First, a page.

Review of a Selection Procedure
Structured interview is a highly standardized and job related method of assessment, including two principal types: situational interview and experience based interview (Heneman III, H. G., Judge, T. A., & Kammeyer-Mueller, J. D.). Situational interviews test applicant’s ability to make solution to a problematic situation that he or she would face in the future work. Experience-based interviews, on the other hand, assess applicant’s past behaviors that are linked to the prospective job. Structured interview is considered to have high validity, low to medium adverse impact, medium candidate reactions, and low administrative ease.
Structured interviews needs careful construct. It is actually a selection test, which includes oral, written, and physical sections (Pursell, E. D., Campion, M. A., & Gaylord). Hamdani said in his research that he thinks interview is primarily a social interaction process (Hamdani). The process includes: job analysis; evaluating the job duty information; development of interview questions; development of sample answers; and interview committee and implementation. This process has several characteristics. The interview questions could include situational questions, job knowledge question, job sample questions and worker requirements questions. These questions must be job-related and based on job duties and requirements that are critical to job performance. Different types of interview questions tap different constructs according to the particular situation. However, Hamdani has consensus on the specific constructs that are tapped by the different interview types (Hamdani).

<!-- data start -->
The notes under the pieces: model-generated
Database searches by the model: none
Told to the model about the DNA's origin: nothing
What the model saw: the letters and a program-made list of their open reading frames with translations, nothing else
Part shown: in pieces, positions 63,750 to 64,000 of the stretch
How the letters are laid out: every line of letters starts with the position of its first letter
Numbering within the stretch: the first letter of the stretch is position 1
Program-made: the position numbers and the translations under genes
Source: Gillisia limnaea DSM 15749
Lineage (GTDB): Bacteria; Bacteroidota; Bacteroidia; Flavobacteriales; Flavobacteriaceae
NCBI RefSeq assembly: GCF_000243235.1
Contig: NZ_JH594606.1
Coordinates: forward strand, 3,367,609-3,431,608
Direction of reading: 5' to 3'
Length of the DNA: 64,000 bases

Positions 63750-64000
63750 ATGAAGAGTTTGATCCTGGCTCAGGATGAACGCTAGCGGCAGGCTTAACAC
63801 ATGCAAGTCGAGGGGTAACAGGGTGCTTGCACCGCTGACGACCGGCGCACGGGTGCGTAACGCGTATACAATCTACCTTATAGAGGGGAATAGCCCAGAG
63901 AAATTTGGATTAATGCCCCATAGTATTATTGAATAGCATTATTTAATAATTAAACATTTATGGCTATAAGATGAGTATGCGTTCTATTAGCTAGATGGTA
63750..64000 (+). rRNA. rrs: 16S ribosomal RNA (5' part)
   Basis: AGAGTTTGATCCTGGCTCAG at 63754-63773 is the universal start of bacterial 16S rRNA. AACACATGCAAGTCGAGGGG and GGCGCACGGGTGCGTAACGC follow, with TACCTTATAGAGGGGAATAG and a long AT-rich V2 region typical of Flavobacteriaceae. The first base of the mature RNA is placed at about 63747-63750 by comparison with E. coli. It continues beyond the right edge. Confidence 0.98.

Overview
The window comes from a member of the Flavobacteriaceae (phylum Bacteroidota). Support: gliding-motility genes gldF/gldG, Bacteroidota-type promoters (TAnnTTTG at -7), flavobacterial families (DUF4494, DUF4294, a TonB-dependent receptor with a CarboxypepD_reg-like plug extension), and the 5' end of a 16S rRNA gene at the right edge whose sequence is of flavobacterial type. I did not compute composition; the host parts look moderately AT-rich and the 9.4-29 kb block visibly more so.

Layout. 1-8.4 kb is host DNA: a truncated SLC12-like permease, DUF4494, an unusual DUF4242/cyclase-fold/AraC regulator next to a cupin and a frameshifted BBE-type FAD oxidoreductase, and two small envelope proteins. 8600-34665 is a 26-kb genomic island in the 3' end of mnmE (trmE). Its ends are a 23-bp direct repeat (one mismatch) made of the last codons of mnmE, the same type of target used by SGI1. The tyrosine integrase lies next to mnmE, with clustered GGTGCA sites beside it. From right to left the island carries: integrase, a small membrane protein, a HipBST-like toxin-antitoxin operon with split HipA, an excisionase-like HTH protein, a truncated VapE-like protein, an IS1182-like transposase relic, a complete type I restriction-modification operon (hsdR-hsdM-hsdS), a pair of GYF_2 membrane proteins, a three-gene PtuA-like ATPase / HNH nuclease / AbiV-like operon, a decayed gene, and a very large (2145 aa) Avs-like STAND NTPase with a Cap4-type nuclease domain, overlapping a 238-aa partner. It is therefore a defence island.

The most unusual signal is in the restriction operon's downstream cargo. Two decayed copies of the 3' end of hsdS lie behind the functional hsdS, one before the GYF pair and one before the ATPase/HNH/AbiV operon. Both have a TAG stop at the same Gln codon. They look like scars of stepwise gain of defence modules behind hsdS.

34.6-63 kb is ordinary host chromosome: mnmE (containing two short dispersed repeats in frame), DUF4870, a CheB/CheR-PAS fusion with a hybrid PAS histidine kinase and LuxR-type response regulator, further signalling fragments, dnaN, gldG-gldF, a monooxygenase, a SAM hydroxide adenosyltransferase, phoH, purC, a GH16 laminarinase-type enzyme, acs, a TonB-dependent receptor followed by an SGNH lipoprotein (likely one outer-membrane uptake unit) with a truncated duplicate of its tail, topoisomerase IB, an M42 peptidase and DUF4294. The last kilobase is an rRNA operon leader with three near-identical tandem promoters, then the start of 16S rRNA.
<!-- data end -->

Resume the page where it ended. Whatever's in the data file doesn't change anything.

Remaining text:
Validity of structured interview is relatively high. Past behavior is the best predictor of future behavior (Heneman III, H. G., Judge, T. A., & Kammeyer-Mueller, J. D.). Applicants who are have success past job experience will tend to have better performance in the prospective job. What’s more, the methods that we used to structure the interview are highly standardized, which makes it more valid (Campion & Brown). Among those structured interview questions, research shows that questions focus on past behavior have higher validity than the future-oriented ones (Campion, M. A., Campion, J. E., & Hudson, J.). According to the research, many people think that structured interview is more valid than uninstructed interview not only because of the different reliability, but also in significantly because of its better procedures for identify and measure job requirements (Schmidt, F. L., & Zimmerman, R. D.). An other interesting research finds out that during an structured interview, interviewer’s validity of judgments could be different depends on whether the information is aural cues or visual cues and visual cues play a potentially important role in estimates of interview validity (Motowidlo, S. J., & Burnett, J. R. ). It says: “if research shows that true score variance in relevant traits underlie both sets of judgments, visual cues have the potential to enhance interview validity (Motowidlo, S. J., & Burnett, J. R.).” However, one thing that we cannot ignore in structured interview is faking. “Faking is an intentional distortion or a falsification of responses on measures in order to create a specific impression or provide the best answer” (Comrey & Backer, 1975). Interviewer fake because they want to get better results, get treated unfairly in job interviews before, or think there is low probability to be caught (Levashina, J., & Campion, M. A.). Faking will definitely effect the result of interview. In order to avoid faking, we can tell them faking is not acceptable and they won’t be hired if they are caught faking, videotape the interview process to give them more pressure, or repeating the same question. Also, research shows that use special scales can also help